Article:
“We took title to the property less than a month ago on Oct. 4,” Phillips said in a telephone interview. “Before that we had no title, no right to be on the property, no right to do anything.”
The reason for the delay: After the auction, the former owners of the ski resort had an automatic one-year right-of-redemption period to satisfy financial obligations and keep possession of the property.
According to published reports, the former ownership group, Union Resort LLC and four Black Hills area residents, purchased the Deer Mountain property in 2008 and renamed it Mystic Miner at Deer Mountain with the intention of developing it into a year-round resort.
However in August 2017, a 4th Circuit Court judge ruled that Union Resort LLC owed $2.2 million in first and second mortgages, $1.1 million in interest, as well as additional interest and attorneys’ fees for a total of $3,738,594.
The property went up for a sheriff’s auction on the steps of the Lawrence County courthouse in September 2017, with the lone bid of $1 over that amount made by an attorney representing Milan Investment Club LLC.
Now with deed finally in hand, Phillips said the new owners are concentrating on making repairs to a water system providing service to about 150 homes and apartments in the Deer Mountain subdivision along with the ski resort that is five miles south of Lead.
“We wanted to make sure that system is adequate enough and safe enough to supply water to these 150 hookups,” Phillips said.
The system had fallen into disrepair with the water bill unpaid for several months, he said.
He and the other owners purchased new pumps to keep the water flowing, spent $12,500 to get the bill current and paid $80,000 in taxes.
Phillips said once repairs are complete, the owners will be working with the Deer Mountain Sanitary System to take over the water system.
As for the resort itself, including a lodge, ski area and tubing slope, a clean-up is nearly complete. They are also working to help repair the access road to the resort.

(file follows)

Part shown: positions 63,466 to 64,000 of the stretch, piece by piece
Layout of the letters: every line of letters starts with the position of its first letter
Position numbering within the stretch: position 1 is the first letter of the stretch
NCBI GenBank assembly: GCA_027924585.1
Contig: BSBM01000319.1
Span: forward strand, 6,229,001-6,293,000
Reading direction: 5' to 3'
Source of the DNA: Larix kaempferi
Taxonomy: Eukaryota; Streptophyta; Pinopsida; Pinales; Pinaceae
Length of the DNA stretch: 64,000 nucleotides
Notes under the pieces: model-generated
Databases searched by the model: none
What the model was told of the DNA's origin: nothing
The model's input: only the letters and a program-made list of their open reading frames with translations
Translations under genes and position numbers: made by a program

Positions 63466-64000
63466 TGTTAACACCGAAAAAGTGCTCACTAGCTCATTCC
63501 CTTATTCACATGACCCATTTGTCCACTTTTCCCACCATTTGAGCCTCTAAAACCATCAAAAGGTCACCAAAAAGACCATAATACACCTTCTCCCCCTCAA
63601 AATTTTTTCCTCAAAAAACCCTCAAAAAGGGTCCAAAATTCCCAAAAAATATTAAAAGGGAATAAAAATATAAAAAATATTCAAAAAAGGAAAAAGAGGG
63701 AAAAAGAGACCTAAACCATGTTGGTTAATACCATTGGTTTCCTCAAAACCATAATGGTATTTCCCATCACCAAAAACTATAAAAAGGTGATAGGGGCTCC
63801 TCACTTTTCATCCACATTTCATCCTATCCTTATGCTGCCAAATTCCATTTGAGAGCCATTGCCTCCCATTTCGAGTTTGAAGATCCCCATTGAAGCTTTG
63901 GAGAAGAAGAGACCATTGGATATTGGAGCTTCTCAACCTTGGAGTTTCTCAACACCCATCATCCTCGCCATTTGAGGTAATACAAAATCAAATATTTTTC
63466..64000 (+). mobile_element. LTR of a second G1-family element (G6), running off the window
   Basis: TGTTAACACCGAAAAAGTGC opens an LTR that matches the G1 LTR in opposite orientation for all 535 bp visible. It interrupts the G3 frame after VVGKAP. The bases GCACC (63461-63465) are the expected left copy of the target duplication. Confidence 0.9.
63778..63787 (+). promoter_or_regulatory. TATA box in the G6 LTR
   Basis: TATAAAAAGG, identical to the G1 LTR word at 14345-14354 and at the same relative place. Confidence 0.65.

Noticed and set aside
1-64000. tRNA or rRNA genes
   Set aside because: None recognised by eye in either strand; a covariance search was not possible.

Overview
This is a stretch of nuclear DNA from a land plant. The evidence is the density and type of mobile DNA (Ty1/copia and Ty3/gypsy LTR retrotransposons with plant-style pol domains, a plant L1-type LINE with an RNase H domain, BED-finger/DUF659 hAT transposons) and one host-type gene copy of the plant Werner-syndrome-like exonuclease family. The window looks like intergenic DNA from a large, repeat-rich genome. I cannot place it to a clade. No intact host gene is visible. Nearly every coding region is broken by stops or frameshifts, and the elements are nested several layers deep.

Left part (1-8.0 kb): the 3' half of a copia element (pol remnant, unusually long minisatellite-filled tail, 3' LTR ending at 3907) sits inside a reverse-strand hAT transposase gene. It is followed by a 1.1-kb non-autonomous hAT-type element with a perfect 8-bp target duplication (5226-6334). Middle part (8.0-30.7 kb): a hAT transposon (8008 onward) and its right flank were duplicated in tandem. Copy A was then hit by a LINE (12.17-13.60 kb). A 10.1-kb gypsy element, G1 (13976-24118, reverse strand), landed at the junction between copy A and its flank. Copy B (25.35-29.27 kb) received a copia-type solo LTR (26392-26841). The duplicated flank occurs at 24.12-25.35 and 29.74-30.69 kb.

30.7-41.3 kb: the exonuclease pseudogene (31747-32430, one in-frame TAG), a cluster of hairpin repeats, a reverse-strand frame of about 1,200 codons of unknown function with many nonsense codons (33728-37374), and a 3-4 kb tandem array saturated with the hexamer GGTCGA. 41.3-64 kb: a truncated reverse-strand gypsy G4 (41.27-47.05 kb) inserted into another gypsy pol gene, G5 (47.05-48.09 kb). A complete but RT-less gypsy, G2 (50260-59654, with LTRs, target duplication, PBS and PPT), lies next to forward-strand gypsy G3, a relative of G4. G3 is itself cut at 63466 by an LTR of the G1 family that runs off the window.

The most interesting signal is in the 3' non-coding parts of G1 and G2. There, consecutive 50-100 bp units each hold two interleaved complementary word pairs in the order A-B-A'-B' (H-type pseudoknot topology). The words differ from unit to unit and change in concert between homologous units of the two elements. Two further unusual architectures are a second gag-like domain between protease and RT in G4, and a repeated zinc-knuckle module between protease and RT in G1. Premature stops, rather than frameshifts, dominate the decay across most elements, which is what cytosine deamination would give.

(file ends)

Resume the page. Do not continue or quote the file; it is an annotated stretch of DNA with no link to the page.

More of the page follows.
There is talk of trying to open the tubing slope for the upcoming winter season, but Phillips said with the traditional opening weekend less than two weeks away, time is not on their side.
“It’s late to get into this thing, but that’s the way the law is. We couldn’t do anything before this,” he said.
An avid skier, Phillips said he would love to be closer to the area and help oversee operation of the property as a resort but that’s not possible for him or the ownership group.
Ultimately, he said the goal is to sell the property, but for now he'll enjoy having a piece of prime real estate in the heart of the Black Hills.
“It’s a beautiful piece of property,” he said. “We’re happy to own it.”
For the third time in 14 months, Hill City's Becky Eisenbraun is flying to a natural disaster with the American Red Cross. And her husband, Dale, doesn't mind.
"I'm proud of her," he said. "I encourage her. She's doing what she loves."
On Wednesday, she was one of two volunteers with the American Red Cross in the Black Hills — the other is Denise Parker of Lead — to deploy to California to assist with wildfire-relief efforts.
Eisenbraun, who spoke at the Rapid City Red Cross office off North Maple Avenue before hopping on a 2 p.m. flight that would ultimately land her in Sacramento, will work as a shelter assistant in California, much as she did in the aftermath of hurricanes in Texas and Florida.